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Autumn Albums

Autumn Albums
I've been going back and listening to some albums that have meant something to me over the years, including two jazz albums I first bought on vinyl, and this week heard for the first time in 20+ years.  I fell in love with these records the first time I heard them.  They all seem to have a sparse, autumnal aspect to them.  Thought I'd share them with you - hope you enjoy them.

Terence Martin, Lost Hills,

I became a fan of Terence Martin the first time I heard him in 2002, and I've studied his songs over the years.  There's not a wasted word or note.  He boils emotionally complex ideas down to spare, memorable songs, sung in a dusky baritone voice - the sound of autumn leaves.  Though Terence is now fighting serious illness, I think his songs will endure.

Eric Bibb, An Evening with Eric Bibb,

Eric Bibb writes songs steeped in gospel and pre-war blues, yet break new ground, lyrically and musically.  I picture an oak tree when I hear him:  strong roots, powerful trunk, no frills or flowers.   "In My Father's House" might be one of the greatest gospel songs ever.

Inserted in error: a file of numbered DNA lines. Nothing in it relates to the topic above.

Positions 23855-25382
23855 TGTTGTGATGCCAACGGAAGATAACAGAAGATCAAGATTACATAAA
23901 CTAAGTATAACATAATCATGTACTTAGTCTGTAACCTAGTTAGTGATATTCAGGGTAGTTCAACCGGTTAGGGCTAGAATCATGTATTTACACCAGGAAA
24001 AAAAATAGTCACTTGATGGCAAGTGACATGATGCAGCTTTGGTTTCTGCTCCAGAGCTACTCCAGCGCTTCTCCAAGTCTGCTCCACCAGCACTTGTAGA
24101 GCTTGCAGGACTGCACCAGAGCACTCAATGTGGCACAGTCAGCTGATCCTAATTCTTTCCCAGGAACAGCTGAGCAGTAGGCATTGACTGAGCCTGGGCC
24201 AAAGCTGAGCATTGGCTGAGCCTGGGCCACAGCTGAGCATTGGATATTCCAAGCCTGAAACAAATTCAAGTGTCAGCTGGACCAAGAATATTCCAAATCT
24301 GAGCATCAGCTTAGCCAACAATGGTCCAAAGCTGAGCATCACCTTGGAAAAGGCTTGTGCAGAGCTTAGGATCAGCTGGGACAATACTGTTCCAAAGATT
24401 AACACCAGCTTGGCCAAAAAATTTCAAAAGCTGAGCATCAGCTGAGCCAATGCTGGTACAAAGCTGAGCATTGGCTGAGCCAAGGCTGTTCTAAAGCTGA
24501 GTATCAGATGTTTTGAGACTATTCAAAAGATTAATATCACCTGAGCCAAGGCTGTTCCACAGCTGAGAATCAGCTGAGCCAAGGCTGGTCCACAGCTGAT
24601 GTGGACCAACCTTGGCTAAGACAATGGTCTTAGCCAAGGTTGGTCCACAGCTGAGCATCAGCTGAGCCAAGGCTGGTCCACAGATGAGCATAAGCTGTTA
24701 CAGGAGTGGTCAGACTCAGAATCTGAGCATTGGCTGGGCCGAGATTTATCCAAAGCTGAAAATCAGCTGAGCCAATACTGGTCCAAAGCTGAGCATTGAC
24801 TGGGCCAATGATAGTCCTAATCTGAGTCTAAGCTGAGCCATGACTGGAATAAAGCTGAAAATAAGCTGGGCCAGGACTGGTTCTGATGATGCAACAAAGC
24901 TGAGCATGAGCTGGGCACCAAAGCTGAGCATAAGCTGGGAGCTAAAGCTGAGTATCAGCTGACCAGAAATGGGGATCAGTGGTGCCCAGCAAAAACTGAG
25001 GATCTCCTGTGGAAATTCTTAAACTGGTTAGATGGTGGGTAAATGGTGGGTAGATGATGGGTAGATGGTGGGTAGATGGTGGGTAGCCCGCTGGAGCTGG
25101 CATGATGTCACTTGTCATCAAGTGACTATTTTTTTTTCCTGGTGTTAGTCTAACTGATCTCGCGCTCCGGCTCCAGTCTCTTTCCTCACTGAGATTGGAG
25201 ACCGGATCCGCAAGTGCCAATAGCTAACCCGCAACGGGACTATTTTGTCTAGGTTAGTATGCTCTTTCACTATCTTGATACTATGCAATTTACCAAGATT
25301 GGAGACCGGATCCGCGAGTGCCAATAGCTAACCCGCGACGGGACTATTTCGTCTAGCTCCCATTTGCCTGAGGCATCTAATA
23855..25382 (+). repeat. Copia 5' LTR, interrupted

McCoy Tyner, Supertrios,

McCoy is a master pianist and improviser, pounding rhythms with his left hand, playing cascades of notes with his right, building an edifice with each tune, the first dusting of snow leaving a high tiled roof glittering.

Ornette Coleman, Ornette on Tenor,

You really hear Ornette Coleman's blues roots on this late 60's album - he honks and wails on tenor sax, a warm gust swirling leaves in November.  The rhythms are funkier and the melodies catchier than even his famous early work.  

What's your favorite autumnal music?

Eyes and Ears:  What I'm Reading, Listening to, and Watching
Donald Westlake, "Smoke."
Mark I. Pinsky, "The Gospel According to The Simpsons"  
Joe Crookston, Darkling & The BlueBird Jubilee (full disclosure:  I played on this record - but I don't listen to it for that.  -PW :-)
Kurt Elling, "Dedicated to You: Coltrane and Hartman"